Sowing & Establishment
Lucerne requires deep, well-drained soils (sands to moderately heavy clays) with a slightly acid to alkaline pH. It is intolerant of high levels of exchangeable aluminium.
Planning will help extend a lucerne stand life; always sow a forage crop in rotation prior to replanting into a paddock that has an
old lucerne stand, this helps to lower the instances of root disease being carried over to a new crop. This will also help with weed suppression prior to the final cultivation as well as ensuring that the newly sown lucerne stand successfully establishes without any effects from autotoxicity.
Soil sample 6–12 months prior to planting, this will allow time for any soil pH or element corrections that may need to be implemented.
Have a well prepared seedbed prior to sowing, create a fine, firm seedbed clean of any weeds. Use a pre-emergent herbicide, especially for wireweed control and always insist on Superstrike™ treated seed for the best results. Monitor after sowing for any insect pests and weeds and manage them accordingly.
Weed infestation early in the life of a lucerne stand limits yield and hay quality. Growers need to know which weeds are expected and the likely impact they may have. Summer weeds are usually a greater challenge to lucerne seedlings than winter weeds in the establishment phase. Therefore, choosing the optimum sowing time is important. Generally there is less weed competition in sowings made between April and August. Seriously persistent perennial weeds such as nut grass, couch grass and Johnson grass can be controlled in a summer fallow preceding an autumn sowing by using appropriate cultivation in combination with herbicide treatments.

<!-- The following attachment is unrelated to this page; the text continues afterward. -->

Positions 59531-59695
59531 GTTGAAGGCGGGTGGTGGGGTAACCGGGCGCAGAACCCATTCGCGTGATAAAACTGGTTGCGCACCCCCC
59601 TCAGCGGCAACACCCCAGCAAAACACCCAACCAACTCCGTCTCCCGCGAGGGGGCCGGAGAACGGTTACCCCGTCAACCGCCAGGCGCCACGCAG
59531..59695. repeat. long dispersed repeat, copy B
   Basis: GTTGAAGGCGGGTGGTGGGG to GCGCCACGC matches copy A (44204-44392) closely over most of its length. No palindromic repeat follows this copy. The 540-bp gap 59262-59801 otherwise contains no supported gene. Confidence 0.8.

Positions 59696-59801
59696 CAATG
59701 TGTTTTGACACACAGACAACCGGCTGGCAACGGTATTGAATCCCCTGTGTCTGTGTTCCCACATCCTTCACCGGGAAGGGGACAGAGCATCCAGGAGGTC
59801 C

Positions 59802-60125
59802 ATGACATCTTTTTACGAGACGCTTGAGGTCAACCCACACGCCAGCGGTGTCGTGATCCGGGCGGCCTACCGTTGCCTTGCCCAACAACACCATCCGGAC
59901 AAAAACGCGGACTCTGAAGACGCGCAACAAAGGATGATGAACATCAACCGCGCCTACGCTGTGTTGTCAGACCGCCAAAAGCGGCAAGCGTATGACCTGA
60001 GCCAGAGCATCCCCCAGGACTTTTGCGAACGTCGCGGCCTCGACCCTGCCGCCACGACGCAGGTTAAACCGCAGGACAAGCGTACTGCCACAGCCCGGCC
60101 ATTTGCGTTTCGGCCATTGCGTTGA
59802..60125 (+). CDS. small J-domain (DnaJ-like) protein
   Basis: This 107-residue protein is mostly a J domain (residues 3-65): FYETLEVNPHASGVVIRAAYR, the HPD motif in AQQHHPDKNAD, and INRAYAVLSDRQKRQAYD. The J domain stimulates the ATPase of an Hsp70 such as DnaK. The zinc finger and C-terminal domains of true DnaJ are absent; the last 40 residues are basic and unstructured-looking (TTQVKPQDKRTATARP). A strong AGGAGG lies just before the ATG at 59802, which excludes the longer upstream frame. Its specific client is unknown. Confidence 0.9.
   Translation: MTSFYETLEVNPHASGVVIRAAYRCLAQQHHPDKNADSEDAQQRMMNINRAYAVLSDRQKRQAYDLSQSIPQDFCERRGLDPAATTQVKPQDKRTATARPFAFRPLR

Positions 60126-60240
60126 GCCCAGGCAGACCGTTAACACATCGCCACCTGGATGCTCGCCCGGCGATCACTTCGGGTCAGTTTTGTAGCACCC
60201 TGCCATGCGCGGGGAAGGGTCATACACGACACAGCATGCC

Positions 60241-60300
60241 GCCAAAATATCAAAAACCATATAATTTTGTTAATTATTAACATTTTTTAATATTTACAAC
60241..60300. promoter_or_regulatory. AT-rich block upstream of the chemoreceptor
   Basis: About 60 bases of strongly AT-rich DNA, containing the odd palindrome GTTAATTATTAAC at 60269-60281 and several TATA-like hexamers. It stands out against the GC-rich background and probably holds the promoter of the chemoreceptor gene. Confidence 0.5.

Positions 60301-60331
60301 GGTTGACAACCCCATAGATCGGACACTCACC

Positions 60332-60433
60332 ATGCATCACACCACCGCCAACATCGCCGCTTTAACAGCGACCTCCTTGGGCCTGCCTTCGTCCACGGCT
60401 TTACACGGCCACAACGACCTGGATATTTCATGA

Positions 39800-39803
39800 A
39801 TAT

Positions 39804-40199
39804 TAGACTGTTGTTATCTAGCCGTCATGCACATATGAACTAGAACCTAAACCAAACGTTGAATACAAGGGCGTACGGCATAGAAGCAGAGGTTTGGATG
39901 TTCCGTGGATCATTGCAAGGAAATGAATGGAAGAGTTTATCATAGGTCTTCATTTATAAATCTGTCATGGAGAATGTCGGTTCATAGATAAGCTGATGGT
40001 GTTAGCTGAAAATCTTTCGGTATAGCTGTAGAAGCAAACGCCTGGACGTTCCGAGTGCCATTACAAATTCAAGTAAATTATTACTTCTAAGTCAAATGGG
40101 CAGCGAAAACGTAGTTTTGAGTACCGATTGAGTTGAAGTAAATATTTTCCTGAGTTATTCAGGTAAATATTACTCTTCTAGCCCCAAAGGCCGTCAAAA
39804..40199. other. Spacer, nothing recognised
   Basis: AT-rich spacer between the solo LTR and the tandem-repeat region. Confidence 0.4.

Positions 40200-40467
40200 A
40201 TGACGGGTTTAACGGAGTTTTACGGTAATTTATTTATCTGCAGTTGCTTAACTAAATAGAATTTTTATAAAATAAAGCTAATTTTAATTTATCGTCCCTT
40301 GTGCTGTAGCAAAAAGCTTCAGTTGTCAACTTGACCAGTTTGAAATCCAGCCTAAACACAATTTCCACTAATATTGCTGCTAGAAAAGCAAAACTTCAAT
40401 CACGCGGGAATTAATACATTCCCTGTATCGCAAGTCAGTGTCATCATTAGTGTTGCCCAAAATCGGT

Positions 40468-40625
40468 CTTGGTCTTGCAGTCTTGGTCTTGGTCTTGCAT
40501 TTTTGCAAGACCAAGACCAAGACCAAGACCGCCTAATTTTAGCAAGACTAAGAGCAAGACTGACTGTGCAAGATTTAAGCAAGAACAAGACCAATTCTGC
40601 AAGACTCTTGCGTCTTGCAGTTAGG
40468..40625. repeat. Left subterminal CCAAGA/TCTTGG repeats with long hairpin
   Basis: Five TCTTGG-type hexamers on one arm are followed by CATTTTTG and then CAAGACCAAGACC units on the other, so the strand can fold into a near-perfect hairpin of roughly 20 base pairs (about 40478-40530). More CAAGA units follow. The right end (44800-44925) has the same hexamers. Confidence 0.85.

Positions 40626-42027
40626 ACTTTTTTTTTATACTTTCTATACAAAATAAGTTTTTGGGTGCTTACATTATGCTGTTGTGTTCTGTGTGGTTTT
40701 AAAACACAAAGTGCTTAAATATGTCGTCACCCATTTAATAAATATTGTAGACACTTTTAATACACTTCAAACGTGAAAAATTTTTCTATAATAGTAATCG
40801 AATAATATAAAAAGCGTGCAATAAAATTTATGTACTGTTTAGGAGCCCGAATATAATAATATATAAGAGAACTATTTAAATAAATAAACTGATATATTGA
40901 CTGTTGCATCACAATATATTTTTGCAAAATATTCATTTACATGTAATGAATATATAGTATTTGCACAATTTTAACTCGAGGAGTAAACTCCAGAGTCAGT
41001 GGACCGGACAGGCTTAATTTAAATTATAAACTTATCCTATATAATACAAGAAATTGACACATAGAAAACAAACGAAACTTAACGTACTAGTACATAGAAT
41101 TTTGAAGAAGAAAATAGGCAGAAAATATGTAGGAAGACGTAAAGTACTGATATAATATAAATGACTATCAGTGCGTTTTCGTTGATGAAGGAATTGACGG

Grazing management is about finding a balance between yield, quality and persistence, especially with winter active and highly winter active lucerne varieties.
- For new stands – aim to maximise establishment. Pay attention to agronomy; don’t graze too early or for too long - limit the grazing time and intensity
- For production - schedule grazing to utilise feed when the plant is ready and the quality is high. Use a number of small paddocks and bigger mobs to promote even rotational grazing
- For persistence - rotationally graze. Don’t graze too hard, too often or for too long
- To avoid cattle bloat, nitrate poisoning and red gut - do not graze immature/fresh lush growth. Provide dry roughage (straw or lower quality hay) to hungry stock prior to grazing and for the duration that the stock are grazing the higher quality lucerne
Rotational Grazed – Long Term
Number of Grazings
Minimum 350mm rainfall per annum unless irrigated